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Skin tumors


Sebaceous cysts are caused by inflammation of the sebaceous glands of the skin. The duct of the glands becomes clogged and does not drain the sebum. They appear on oily skin and very often on the scalp. When the cyst forms, it should be removed in its entirety and not drained. If not removed, it will continue to be inflamed, especially during periods of stress (with symptoms of pus, redness and pain).

Treatment: surgical removal of the cyst along with its lining to prevent it from forming again.

By the term skin tumor we refer to any lump originating from the epidermis, the appendages of the epidermis (hair, sebaceous glands), the dermis and the subcutaneous tissue.

Skin tumors are divided into:

  • Benign, with the most common being lipoma and sebaceous cyst
  • Malignant, with melanoma, basal cell and squamous cell carcinoma being the most common.

They come from the subcutaneous fatty tissue. They are of unknown etiology but do not cause discomfort or inflammation. They are removed for cosmetic or medical reasons when they are large enough to press on adjacent tissues. When their size increases rapidly, a test should be done to rule out liposarcoma, a rare malignant tumor.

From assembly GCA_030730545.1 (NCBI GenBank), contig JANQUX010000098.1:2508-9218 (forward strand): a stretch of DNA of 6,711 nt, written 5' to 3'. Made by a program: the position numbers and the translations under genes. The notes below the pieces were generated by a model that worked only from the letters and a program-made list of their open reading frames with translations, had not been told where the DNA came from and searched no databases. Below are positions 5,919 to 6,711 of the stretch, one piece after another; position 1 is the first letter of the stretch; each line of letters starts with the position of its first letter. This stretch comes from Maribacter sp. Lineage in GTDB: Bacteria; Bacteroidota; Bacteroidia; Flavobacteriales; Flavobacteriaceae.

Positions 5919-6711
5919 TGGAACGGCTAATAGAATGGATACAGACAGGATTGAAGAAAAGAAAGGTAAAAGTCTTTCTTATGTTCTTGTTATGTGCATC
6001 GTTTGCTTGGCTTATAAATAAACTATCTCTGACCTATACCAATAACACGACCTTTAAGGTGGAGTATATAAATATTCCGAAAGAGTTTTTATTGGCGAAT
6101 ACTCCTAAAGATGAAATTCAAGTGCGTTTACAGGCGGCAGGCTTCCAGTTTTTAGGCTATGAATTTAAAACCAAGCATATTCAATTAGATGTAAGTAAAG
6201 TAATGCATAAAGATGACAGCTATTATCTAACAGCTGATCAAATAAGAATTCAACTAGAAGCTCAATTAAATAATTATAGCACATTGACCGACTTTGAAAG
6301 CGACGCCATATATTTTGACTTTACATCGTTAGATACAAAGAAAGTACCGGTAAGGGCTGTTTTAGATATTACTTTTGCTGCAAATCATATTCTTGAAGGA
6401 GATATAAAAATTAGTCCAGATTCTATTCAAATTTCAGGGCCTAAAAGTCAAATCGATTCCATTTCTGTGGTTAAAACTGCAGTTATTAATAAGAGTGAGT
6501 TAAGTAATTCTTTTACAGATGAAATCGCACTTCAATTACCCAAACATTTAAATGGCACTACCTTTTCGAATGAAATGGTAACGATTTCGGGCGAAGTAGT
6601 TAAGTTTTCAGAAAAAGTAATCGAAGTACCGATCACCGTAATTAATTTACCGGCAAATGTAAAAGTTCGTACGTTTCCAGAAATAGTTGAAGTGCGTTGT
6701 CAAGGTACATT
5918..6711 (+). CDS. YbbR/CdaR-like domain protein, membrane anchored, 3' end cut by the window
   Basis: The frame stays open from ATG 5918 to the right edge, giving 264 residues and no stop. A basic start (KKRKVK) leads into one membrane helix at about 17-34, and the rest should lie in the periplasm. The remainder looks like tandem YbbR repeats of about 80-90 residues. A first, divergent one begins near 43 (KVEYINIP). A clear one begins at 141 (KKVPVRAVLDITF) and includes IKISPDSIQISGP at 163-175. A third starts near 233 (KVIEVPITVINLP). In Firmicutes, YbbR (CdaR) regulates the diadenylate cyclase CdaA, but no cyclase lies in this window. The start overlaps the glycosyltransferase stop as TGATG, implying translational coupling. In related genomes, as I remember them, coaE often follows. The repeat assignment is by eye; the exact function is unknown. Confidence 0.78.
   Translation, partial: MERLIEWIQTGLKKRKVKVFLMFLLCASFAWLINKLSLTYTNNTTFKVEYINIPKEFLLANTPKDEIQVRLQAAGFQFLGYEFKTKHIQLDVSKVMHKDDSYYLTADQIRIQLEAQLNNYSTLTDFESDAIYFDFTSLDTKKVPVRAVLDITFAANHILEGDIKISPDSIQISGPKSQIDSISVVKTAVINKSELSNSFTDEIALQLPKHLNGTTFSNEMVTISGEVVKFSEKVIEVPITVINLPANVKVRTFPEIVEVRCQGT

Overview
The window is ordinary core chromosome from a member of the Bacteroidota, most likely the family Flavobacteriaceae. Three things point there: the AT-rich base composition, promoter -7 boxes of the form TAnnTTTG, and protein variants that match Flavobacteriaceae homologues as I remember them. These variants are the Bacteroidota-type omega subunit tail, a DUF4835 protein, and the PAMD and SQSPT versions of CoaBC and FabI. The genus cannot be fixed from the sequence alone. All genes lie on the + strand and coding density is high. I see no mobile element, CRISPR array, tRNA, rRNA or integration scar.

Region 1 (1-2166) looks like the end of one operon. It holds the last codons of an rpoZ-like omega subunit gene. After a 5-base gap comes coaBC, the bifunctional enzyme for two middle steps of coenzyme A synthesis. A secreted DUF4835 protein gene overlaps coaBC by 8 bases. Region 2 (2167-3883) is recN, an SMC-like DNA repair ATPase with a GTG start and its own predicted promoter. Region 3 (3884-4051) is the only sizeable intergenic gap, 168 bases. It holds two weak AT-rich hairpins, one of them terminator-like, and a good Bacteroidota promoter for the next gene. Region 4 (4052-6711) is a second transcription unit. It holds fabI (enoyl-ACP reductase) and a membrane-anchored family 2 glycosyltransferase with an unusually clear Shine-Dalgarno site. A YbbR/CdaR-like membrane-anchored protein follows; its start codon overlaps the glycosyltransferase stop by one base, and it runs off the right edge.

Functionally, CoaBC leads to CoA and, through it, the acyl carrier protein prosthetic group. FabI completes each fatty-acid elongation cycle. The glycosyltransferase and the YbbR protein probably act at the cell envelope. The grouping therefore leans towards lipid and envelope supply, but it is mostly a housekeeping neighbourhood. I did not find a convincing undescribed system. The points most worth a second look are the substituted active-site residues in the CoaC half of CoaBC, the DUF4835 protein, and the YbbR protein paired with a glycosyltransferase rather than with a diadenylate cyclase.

Treatment: surgical removal of the tumor (+ biopsy).

Basal Cell Carcinoma of the skin (BCC, Basal Cell Carcinoma)
It is the most common skin cancer, but with a very good prognosis. In Australia (light-skinned, with a lot of sunshine), the largest percentage of the population (90%) develops basal cell cancer. It is directly related to the harmful effects of the sun, and develops in the areas of the body that are exposed to the sun. It is very slow growing, and manifests as a plaque or lump that often bleeds, while a wound that does not close is created. It never metastasizes.

Treatment: surgical removal of the lesion along with 5 mm of healthy skin around it (+Biopsy).

Squamous Cell Carcinoma (SCC)
It is the second most common skin cancer after basal cell. Squamous cell carcinoma occurs in damaged skin. Lesions (ulcers, burns) may be due to:

  • to the harmful effects of the sun,
  • in constant injury,
  • in places of constant pressure (such as heavy glasses that often press and injure the nose).

There is also an association with smoking (SCC is common in the oral mucosa) and with the human HPV virus.

Treatment: surgical removal of the carcinoma (+biopsy) along with at least 5mm of healthy skin around the lesion. Squamous cell is a more aggressive cancer than basal cell. It metastasizes, and its removal must be timely when diagnosed.

Melanoma is discussed in the chapter on moles.